Planet

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Image of the Solar System planets. Top image shows the Terrestrial planets and the bottom image shows the Gas giants.
Image of the Solar System planets. Top image shows the Terrestrial planets and the bottom image shows the Gas giants.

A planet is a large object such as Jupiter or Earth that orbits a star. It is smaller than a star, and it does not make light. Planets are ball-shaped (spheres). Objects that orbit planets are called moons. There are eight planets in the Solar System. Pluto used to be known as a planet, but in August 2006, the International Astronomical Union decided it was a dwarf planet instead. There are four more known dwarf planets in the Solar System, Ceres, Makemake, Eris and Haumea.

The name "planet" is from the Greek word πλανήτης (planetes), meaning "wanderers", or "things that move". Until the 1990s, people only knew of those in the Solar System. As of June 2011, we know of 563 other planets.[1] All of these newly found planets are orbiting other stars: they are extrasolar planets. Sometimes people call them "exoplanets".

In the Solar System[change | change source]

Planets from the solar system.

The planets in the Solar System have names of Greek or Roman gods, apart from Earth, because people did not think Earth was a planet in old times. However, Earth is occasionally referred by the name of a Roman god: Terra. Other languages, for example Chinese, use different names. Moons also have names of gods and people from classical mythology, or from the plays written by Shakespeare.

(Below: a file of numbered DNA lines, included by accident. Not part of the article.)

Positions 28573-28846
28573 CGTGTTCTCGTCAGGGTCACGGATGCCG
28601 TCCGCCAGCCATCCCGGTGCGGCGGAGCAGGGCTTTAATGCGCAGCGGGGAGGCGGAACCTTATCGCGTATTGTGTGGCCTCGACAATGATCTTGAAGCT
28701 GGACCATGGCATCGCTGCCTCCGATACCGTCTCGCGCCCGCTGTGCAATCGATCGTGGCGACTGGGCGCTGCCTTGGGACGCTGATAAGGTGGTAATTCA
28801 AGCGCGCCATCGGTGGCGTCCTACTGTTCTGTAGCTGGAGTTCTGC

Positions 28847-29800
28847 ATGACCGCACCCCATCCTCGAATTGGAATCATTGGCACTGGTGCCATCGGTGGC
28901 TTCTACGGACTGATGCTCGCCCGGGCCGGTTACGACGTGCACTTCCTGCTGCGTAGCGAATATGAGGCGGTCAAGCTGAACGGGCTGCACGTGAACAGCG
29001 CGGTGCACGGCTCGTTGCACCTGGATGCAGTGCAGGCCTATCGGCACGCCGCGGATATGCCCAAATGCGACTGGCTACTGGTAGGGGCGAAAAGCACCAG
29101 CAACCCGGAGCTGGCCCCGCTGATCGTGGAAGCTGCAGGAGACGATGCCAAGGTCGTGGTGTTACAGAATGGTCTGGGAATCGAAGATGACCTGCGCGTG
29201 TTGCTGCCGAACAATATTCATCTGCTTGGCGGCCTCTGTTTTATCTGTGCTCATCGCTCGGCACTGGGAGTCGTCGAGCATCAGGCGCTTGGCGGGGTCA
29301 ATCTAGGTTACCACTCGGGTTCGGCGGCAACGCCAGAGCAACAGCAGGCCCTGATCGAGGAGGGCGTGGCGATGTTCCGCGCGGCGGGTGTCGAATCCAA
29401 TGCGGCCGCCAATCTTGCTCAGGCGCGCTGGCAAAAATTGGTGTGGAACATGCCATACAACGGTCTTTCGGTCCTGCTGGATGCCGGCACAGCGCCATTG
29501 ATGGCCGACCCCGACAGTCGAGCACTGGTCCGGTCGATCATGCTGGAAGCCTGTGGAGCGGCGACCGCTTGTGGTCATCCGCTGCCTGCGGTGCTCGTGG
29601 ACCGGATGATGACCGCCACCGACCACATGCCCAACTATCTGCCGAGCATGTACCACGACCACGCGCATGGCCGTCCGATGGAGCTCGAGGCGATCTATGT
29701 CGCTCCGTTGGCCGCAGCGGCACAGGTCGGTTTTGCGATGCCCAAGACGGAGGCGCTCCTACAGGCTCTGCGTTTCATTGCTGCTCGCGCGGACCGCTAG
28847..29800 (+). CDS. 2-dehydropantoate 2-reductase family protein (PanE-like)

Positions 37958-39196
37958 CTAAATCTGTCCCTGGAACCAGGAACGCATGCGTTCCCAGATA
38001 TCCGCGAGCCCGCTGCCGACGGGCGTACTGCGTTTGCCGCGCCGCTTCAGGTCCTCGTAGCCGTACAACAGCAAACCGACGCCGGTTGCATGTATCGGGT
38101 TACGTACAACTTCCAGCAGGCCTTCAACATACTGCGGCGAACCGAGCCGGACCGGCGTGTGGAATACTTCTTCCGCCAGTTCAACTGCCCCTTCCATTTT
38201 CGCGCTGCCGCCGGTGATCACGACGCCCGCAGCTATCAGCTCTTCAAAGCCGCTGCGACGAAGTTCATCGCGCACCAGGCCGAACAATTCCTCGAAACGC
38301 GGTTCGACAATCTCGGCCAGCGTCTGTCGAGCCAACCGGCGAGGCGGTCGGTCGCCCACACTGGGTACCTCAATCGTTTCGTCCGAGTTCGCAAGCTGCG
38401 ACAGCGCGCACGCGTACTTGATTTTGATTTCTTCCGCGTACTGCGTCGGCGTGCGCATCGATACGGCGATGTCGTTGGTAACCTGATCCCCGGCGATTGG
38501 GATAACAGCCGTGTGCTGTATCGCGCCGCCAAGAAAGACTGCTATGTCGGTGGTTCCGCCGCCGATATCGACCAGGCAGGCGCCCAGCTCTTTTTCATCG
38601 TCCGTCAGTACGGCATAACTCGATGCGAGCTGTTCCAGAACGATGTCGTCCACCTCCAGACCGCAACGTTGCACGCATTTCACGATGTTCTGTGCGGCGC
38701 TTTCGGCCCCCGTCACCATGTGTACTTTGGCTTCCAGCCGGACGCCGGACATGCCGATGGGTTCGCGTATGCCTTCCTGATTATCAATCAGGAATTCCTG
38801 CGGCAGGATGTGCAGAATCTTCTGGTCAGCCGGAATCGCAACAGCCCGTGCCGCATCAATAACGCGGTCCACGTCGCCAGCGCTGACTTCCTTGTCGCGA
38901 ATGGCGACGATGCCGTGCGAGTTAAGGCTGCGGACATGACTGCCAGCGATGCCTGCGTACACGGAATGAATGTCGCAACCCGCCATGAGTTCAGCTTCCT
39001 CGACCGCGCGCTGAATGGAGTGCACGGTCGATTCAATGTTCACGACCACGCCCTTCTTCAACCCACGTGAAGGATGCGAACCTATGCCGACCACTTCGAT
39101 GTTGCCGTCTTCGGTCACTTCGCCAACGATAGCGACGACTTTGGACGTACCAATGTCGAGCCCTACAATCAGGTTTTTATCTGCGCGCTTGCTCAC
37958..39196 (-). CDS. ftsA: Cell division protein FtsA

Planets[change | change source]

Here is a list of planets in the Solar System. They are ordered by how close they are to the Sun, nearest first.

Planet Symbol
Mercury Astronomical symbol for Mercury
Venus Astronomical symbol for Venus
Earth Astronomical symbol for Earth
Mars Astronomical symbol for Mars
Jupiter Astronomical symbol for Jupiter
Saturn Astronomical symbol for Saturn
Uranus Astronomical symbol for Uranus
Neptune Astronomical symbol for Neptune

Types of planets[change | change source]

Astronomers speak about major (or true) planets, and minor planets, which are smaller objects that go around the Sun. Some examples of "minor planets" are asteroids, comets, and trans-Neptunian objects.

Planets in the Solar System are of three sorts:

  • Terrestrial or rocky: Planets that are similar to Earth — in them is mostly rock: Mercury, Venus, Earth, Mars
  • Jovian or gas giant: These planets are mostly made of gas: Jupiter, Saturn, Uranus, Neptune. Uranian planets are a special sort of gas giants, they have more hydrogen and helium.
  • Icy: Sometimes people also have a third sort, for bodies such as Pluto (though Pluto is no longer called a planet by everyone). These planets are mostly made of ice.

Many objects in the Solar System that are not planets are also "icy". Examples are the icy moons of the outer planets of the Solar System (like Triton).

References[change | change source]

  1. Jean Schneider. "Interactive Extra-solar Planets Catalog". The Extrasolar Planets Encyclopedia. http://exoplanet.eu/catalog.php. Retrieved 2011-06-23.

Other pages[change | change source]